2014 - Volume #38, Issue #5, Page #33[ Sample Stories From This Issue | List of All Stories In This Issue | Print this story | Read this issue]
Big Straight-8 Powers Ford 8N
“I had to have the engine rebuilt by a machine shop, but I did everything else,” says Scudder.
Everything else included fabricating a bell housing to match the engine to the tractor drive train. With all components, Scudder made patterns first. Here’s how he made the bell housing.
“I transferred the location of mounting bolts on the rear of the engine and the holes on the tractor’s drive housing to an aluminum pattern,” says Scudder. “Then I cut pieces of 1/2-in. plywood to match the 2 faces, and mounted them in place.”
When he moved the pilot bearing of the engine driveshaft into the transmission, he left 1/8 in. for slop and measured the difference between the 2 wood plates. It came to 1 7/10 in. After covering the plates with 1/8-in. plywood, he had a complete pattern that he took to a friend with a plasma cutting table.
“He cut pieces to match the pattern out of 1/2-in. steel, and I drilled holes to match the bolts and bolt holes on the aluminum pattern,” recalls Scudder. “The bell housing came out looking smooth, thanks to the plasma cutter. I just filed off the corners and installed it.”
He fabricated a new gas tank and replaced the wiring harness. He also made alterations to the front axle. The pivot previously bolted directly to the Ford’s cast iron block. Scudder extended arms from the Buick engine motor mounts to accept the axle pivot. He also ran a couple of struts from the new bell housing to the motor mounts to further strengthen the connection.
“I had to extend the radius arms and steering rods by 14 1/2 in.,” says Scudder. “I had seen some simply stretched, and they looked ugly. I wanted it to look stock.”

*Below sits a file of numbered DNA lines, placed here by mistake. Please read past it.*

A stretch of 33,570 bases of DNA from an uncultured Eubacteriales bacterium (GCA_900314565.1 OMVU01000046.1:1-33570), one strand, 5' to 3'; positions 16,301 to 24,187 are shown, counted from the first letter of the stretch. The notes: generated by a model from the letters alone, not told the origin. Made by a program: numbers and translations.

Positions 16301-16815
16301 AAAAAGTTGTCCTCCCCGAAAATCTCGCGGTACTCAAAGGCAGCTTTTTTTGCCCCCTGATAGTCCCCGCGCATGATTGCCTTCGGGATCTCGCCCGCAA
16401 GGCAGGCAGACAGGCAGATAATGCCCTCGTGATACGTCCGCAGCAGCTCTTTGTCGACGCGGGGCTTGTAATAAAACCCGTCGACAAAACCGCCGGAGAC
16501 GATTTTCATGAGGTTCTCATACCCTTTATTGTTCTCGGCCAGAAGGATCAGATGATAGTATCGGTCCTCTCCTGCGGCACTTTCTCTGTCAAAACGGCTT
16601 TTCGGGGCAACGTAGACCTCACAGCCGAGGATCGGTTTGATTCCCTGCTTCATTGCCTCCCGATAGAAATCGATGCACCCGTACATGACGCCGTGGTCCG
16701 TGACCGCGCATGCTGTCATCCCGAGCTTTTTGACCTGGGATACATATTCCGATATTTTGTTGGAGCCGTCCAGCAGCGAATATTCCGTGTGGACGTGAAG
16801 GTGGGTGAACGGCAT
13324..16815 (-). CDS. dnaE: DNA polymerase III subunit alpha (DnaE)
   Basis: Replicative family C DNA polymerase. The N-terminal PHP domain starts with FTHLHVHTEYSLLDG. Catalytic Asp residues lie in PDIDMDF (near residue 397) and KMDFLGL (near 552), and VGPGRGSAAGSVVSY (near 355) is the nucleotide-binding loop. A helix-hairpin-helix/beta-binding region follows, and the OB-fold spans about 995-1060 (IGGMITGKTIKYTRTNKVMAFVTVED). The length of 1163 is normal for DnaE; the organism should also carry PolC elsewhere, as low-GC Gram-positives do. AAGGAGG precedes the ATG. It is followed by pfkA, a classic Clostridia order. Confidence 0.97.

He decided to replicate the 1939 8N front axle, which had tapered I-beam radius arms. Here, too, he made wood patterns to ensure fit and look before making the steel parts.
The bigger engine required extending the hood. Scudder welded together parts from 2 hoods. What he couldn’t do was match up the tapered ridge that ran down the center.
“I decided to cover it up with a replacement ridge,” says Scudder. “I bent a piece of metal that imitated the original taper and bolted and bonded it in place.”
Scudder wanted to go with stock headers from 1941 and 1942 straight-8s. They had a compound manifold with 2 carburetors and split headers. The split headers and 2 Hollywood glass pack mufflers would give him the exhaust sound he wanted.
“With stock manifolds, the carburetors would have stuck through the hoods,” says Scudder. “Instead, I modified the manifold to mount them alongside the hood.”
With the engine in place, Scudder quickly discovered additional cooling was needed. Though the Ford radiator held 12 quarts and the Buick held 13 quarts, it was enough to cause overheating at idle. To compensate, he mounted a heater core in front of the radiator and hooked it into the heater in/out locations on the engine. He had already modified the radiator in/out locations and the fill location. With the additional volume from the heater core and hoses, the engine could run for 20 min. without overheating.
“The 263-cu. in. engine is rated at 125 hp. at 3,600 rpm’s,” says Scudder. “With the 4.13-in. stroke, it produces plenty of low-end torque. You need a firm grip on the steering wheel when you open up the throttle, even in 4th gear, which is a road gear. I estimate top speed at 50 mph or better.”
He gave the Buford Field Rod a fresh paint job. The Ford had been outfitted with turf tires that were ideal for the high-torque engine.
“The turf tires slip,” says Scudder. “I was afraid that with that much traction, conventional ag tires would stress components too much.”
Contact: FARM SHOW Followup, Charles Scudder, 2929 95th Dr. E., Parrish, Fla. 34219 (ph 386 295-2205; firstname.lastname@example.org).
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